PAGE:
Oil made Texas an energy giant, but even this petroleum powerhouse is working hard to secure a footing beyond fossil fuels.
Texas already generates more wind energy than any other U.S. state, and soon the mighty air that lashes its high plains will power a novel new process: the production of vehicle fuel from water.
Scientists say this technology, called “green hydrogen,” plays a big part in the world’s hopes to transition from fossil fuels and reduce carbon emissions.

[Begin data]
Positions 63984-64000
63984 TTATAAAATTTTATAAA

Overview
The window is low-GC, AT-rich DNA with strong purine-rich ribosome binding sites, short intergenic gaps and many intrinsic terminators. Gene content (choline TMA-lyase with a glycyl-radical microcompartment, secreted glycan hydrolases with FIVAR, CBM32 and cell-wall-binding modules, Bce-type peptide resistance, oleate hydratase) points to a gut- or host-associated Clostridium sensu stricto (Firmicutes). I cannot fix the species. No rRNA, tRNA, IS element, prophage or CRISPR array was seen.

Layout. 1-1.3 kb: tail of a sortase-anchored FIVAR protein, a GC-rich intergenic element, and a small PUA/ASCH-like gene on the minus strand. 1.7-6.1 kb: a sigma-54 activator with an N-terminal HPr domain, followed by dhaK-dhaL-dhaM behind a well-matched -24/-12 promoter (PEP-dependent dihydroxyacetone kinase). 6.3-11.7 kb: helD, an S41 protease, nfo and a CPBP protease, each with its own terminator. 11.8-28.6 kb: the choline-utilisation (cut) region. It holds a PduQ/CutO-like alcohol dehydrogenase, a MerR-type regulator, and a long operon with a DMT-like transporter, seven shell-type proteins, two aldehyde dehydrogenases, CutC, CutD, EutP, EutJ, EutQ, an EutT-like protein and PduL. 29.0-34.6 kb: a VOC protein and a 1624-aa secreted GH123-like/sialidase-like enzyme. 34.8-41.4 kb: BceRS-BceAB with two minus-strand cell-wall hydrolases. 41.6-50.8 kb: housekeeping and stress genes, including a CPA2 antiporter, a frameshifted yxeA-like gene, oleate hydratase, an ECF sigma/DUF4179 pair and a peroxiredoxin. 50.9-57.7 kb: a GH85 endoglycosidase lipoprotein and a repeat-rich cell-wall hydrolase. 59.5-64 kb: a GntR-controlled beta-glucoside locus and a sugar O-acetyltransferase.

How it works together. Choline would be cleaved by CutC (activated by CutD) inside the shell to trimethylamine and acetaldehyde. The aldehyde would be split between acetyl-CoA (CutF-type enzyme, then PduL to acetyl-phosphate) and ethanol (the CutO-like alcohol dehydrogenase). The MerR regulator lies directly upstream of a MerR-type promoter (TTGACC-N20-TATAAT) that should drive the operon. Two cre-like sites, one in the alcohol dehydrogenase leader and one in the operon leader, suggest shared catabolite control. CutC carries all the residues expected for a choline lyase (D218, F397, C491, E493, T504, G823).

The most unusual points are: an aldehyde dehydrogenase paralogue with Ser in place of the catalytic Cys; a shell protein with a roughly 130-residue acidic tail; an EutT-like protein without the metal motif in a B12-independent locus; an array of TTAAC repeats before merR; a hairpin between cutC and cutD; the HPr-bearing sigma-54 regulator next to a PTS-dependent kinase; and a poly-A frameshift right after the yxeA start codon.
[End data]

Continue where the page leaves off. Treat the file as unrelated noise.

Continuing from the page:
Until recently, green hydrogen fuel production cost too much to compete with gasoline or diesel. But that is changing quickly thanks to steep subsidies offered in the federal Inflation Reduction Act passed in June.
One project, announced last month in north Texas, hopes to be the country’s first large-scale producer of clean hydrogen from water. Its developers, Air Products and AES, expect to begin operations in 2027. With government support, planners hope an ecosystem of engines, pipelines and fueling stations built for hydrogen will follow.
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